• Feedback for student papers
  • Social media posts
  • To-do lists
  • Reminders
  • A blog post
  • Product copy
  • A section of book that I’m working on
  • Notes for class

And the list goes on.

Some of these are because I am a writer, and some are just the writing that everyone does in a day.

As a writer, the lines between work and non-work can get a little blurry.

Is this post for fun? Work? What about these notes I’m jotting down? Are they for a future book project or just random ruminations that will go nowhere? Wait a second, this to-do list is half work and half “stop the mail” and “clean the toilet.”


There are some times though when the writing is clearly work.  When you have to produce because someone is waiting for it and they will pay you if only you will send them some words on a page, it’s easy to choke and realize that just like Lorelei Gilmore of the famed Gilmore Girls, the only thing in your head is “hockey puck, rattlesnake, monkey, monkey, underpants.”


When Hockey Puck Monkey Brain happens, how do you overcome it?

How do you get it together and make real sentences come out? And not just ones people can understand, but ones that are relevant to the project people are going to pay you for?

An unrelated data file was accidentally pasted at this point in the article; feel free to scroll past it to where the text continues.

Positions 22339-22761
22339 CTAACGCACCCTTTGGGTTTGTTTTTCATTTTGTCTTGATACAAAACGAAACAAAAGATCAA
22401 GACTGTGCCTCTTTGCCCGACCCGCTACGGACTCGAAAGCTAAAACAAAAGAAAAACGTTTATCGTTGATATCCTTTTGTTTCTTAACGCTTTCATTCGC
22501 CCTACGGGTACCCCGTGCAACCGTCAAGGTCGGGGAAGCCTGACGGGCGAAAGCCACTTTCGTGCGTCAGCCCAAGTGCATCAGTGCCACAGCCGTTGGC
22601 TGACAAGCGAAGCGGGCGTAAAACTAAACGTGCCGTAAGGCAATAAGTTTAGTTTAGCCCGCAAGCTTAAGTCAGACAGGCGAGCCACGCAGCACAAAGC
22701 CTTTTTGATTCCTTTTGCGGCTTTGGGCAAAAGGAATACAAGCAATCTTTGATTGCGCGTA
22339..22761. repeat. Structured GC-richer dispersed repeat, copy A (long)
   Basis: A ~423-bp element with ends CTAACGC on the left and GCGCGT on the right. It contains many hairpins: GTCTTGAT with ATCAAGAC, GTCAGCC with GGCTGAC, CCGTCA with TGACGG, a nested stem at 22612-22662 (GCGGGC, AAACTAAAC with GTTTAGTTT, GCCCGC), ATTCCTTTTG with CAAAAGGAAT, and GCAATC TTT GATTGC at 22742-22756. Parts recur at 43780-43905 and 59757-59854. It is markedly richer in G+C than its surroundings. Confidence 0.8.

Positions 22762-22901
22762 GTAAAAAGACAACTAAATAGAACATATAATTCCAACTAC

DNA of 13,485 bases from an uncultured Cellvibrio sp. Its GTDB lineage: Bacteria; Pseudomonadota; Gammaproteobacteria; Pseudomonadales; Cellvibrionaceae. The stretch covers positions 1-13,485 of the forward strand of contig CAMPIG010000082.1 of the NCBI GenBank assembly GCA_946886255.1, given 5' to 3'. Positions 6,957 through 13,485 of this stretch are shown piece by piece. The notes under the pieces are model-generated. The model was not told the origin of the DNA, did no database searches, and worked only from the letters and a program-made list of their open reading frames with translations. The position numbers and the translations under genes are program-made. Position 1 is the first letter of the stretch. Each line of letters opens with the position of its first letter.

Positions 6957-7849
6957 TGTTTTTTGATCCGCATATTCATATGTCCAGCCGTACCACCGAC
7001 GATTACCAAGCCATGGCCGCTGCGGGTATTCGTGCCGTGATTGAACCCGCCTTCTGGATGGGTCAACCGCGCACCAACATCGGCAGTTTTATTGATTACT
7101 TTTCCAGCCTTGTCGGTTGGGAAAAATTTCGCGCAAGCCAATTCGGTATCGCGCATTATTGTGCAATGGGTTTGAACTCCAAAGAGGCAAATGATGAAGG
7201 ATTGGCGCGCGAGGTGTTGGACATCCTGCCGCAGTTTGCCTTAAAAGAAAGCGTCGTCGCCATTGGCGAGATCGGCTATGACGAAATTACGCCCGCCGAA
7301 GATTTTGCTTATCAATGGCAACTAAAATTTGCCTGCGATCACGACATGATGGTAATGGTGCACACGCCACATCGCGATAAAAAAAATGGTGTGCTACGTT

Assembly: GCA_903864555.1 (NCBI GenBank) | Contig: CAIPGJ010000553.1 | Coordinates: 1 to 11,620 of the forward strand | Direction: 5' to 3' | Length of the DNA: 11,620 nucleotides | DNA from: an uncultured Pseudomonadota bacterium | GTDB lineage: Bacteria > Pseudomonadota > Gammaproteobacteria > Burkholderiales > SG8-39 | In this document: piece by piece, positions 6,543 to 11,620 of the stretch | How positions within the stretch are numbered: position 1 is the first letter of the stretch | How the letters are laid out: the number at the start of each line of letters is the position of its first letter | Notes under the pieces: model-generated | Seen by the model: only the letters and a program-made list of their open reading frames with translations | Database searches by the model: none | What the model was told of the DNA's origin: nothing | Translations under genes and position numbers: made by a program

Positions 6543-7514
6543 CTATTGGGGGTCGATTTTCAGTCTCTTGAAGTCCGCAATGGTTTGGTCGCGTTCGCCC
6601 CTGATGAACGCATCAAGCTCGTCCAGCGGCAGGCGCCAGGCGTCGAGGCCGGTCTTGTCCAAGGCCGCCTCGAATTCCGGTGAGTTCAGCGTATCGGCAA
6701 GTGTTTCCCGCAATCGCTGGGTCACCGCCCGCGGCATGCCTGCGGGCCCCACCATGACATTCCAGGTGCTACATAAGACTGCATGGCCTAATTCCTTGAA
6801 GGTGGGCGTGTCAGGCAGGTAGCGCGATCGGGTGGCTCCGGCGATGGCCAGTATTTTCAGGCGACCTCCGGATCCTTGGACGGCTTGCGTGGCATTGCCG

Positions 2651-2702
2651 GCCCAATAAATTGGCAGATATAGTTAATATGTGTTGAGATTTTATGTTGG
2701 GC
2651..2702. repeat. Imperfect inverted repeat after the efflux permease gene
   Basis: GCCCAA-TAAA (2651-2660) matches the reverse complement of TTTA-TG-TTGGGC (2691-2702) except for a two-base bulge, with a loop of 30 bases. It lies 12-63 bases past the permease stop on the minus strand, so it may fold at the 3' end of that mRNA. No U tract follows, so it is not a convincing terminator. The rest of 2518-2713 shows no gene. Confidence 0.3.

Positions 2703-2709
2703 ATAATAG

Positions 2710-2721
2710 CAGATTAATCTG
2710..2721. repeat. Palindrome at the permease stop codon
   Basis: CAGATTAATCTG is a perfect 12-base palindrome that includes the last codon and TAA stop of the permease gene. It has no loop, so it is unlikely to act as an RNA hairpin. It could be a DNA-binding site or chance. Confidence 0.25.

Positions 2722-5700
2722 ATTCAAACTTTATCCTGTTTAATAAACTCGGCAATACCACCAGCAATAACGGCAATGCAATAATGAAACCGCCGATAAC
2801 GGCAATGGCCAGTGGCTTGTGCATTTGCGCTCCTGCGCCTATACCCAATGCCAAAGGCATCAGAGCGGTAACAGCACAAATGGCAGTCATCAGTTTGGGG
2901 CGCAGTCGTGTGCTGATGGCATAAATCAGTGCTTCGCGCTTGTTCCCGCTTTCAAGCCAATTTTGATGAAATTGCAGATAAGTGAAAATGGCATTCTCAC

I’m sure there are a lot of ways, but for me, there are a few tried and true.

  • I reread the information that I have about the project. In detail. Multiple times.  This helps to focus me and remind me of the desired outcome.
  • I also get out an old school piece of paper…like the kind made from wood pulp or bamboo. There is just something for me about the scratchiness of a pencil on paper that jogs the mind.
  • I give myself permission to not get it right the first time, and I dive headlong into brainstorming.
  • I also reflect back on other times when I was in this situation, and I remind myself that the project always gets done.

I’ve felt this way before, and I was successful, so I can stop freaking out and let the pressure off a little.

It’s amazing what that can do for the creative process.

Of course there are always all the other things that your mom would tell you like

  • Don’t wait until the last minute
  • Get enough sleep
  • Eat a vegetable
  • Walk outside

But really…who does those things?

I know that this is not just for writers, and anyone can have days where focus, motivation, and creativity are running low.

How do you overcome HPM brain? Share your tips below so that we can all get more done and quit earlier on Fridays.